bandwidth of the stimulus.

To do this,

the researchers needed to look

at other speech and

noise measures.

In collaboration with Eriksholm,

IRU set up a test environment

that imitated a real world

listening environment,

but using loudspeakers this

study looked at actual.

In relation to speech and noise

measures, in this case,

the hint.

The hint was used since it can

be set up in an ecologically

valid fashion against simulating

real world listening situations.

They found a high correlation

between act values

and hint scores,

and all study participants were

able to produce a threshold,

resolving the ceiling effect and

reinforcing the relationship

between act and speech and

noise performance.

To summarize,

what IRU completed

until this point,

they compensated for audibility,

ensuring super threshold


They changed the test paradigm

to a three alternative

fours choice.

They extended the length

of the modulations,

they went from monaural to

a binaural presentation.

They ensured that the task and

stimuli parameters provide

reliable results across

the board,

and they ensured that the test

has a high correlation to speech

and noise testing performed in

an ecologically valid fashion.

At this point,

we knew that ACT works,

and we wanted to create a

clinically viable tool.

In order to do this,

IRU conducted further research

to ensure the test

time was quick.

There was no need for

extra hardware.

It used a familiar procedure

that audiologists are used to,

and the value it produces takes

into account the best available

data points for a more precise

threshold determination.

So, after all this research,

what makes ACT so special?

We have a foundation for

a better first fit.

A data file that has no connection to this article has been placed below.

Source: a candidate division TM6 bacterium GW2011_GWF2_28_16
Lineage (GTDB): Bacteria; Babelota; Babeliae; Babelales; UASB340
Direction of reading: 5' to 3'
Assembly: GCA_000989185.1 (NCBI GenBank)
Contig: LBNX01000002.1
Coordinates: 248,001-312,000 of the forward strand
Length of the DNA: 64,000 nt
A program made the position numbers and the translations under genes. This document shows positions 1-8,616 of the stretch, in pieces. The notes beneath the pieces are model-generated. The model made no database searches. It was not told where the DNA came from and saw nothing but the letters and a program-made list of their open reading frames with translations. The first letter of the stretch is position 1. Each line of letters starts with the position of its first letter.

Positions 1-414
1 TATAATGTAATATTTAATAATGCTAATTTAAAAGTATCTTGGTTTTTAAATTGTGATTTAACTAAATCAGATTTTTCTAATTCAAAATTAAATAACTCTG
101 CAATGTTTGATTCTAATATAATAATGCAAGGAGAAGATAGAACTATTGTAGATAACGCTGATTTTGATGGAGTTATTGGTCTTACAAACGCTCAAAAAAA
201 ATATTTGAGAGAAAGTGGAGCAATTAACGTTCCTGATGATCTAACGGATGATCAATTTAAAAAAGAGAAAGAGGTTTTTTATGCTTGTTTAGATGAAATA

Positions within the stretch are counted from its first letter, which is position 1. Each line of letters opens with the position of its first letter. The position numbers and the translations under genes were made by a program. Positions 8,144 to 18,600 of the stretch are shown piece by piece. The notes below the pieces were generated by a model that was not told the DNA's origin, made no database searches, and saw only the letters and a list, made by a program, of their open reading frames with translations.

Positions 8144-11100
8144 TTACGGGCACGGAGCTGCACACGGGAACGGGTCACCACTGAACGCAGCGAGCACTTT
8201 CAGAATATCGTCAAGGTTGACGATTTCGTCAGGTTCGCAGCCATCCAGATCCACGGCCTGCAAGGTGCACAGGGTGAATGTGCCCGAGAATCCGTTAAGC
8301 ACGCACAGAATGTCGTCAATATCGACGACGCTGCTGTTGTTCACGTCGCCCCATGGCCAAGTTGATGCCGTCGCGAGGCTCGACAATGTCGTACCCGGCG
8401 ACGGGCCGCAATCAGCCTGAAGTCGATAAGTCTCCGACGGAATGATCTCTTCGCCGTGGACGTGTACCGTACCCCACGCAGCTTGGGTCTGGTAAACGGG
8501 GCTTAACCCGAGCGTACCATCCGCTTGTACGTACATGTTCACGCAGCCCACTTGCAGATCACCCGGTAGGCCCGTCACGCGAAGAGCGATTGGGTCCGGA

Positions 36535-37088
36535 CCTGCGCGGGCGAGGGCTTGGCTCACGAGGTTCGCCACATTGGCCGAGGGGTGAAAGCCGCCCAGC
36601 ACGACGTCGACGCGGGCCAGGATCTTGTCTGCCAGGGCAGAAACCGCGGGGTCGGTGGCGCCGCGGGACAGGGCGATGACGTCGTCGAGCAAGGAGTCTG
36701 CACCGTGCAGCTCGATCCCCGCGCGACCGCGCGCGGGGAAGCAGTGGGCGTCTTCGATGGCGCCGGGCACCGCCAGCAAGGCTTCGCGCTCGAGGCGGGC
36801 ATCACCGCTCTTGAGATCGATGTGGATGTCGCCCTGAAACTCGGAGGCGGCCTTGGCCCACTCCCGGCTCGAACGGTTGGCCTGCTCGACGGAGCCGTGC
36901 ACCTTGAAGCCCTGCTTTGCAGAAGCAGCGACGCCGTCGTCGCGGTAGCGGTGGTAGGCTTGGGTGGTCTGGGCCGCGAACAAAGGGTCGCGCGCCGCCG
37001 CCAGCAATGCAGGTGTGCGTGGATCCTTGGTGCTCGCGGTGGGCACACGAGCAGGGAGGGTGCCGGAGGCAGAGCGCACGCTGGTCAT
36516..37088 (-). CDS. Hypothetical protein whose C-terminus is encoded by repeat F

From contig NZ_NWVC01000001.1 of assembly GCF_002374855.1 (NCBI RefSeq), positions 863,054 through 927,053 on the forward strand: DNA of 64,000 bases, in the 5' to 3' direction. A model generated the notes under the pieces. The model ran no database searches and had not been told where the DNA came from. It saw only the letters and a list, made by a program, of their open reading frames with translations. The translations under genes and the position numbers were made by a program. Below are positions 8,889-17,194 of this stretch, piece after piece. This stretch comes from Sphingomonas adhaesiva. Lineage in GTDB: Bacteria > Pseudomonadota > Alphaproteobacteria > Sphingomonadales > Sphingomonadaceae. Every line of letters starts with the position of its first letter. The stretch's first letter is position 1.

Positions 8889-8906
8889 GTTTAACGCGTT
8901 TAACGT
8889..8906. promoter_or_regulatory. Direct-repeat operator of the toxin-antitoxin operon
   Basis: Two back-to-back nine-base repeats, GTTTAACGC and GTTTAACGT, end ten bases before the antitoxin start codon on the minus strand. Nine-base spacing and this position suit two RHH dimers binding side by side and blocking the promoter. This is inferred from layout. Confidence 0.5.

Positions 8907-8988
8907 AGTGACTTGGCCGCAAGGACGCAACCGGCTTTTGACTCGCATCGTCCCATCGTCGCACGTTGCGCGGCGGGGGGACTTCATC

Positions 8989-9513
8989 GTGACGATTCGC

The act value has a strong

correlation to predicted aided

performance in noisy


the most common concern reported

by patients with hearing loss.

This value can help guide you on

how to adjust advanced features

on the hearing aids.

At the first fitting for

select hearing aids,

the ACT value can be input into

the hearing aid manufacturer


and the adaptive features of

that hearing aid can be

automatically adjusted.

It is the first ever language

independent diagnostic test of

speech in noise ability.

It’s conducted in a very similar

way to pure tone audiometry

using the modified Houston

Westlake bracketing approach,

but with two in four decibels

step sizes instead

of five and ten,

making it an easy test to

perform for both the patient

and clinician.

Other speech in noise tests can

take significantly more time

than ACT, which takes,

on average, two minutes.

And we have a novel way of

denoting the act value,

the nCL scale,

which was created in order for

us to understand how act values

compare to normal hearing


Now let’s take a look at the act

software and how we perform it.

I’ll show you what it looks like

today using the interacoustics

Affinity compact.

This is a close up of the ACT

software screen. You can see.

The presentation numbers on the

x axis and the ACT value

in dBnCl on the y axis.

There’s a line at 25

presentations because this is

where you begin to risk

patient fatigue.

In order to avoid hitting or

going over 25 presentations,

it’s very important not to time

lock the patient during testing.

Channel one and channel two

presentation levels will be

predetermined based on the

audiogram and one channel will

be routed to each ear.

The test will always start

at 16 dB nCL,

which you can see in the top

center of the screen,

and as the nCL value decreases,

the modulation is more

difficult to detect.

On this next screen,

you can see a completed

ACT test.

When the clinician introduces

the modulation,

the software will automatically

determine if the patient

responded or not based on the

timing of the presentation

and the patient response.

A correct response will show as

a black filled in circle and

an outline circle is a miss

in the top right hand corner.

You’ll be able to see

false alarms.

Every time the patient

correctly responds,

the clinician will make it four

decibels more difficult

or two steps,

and when the patient misses it,

the clinician will make it two

decibels easier or one step

again following the modified

Houston Westlake bracketing


but using two and four decibels,

step sizes instead

of five and ten.

Note that the clinician is not

adjusting the intensity of

channels one or two,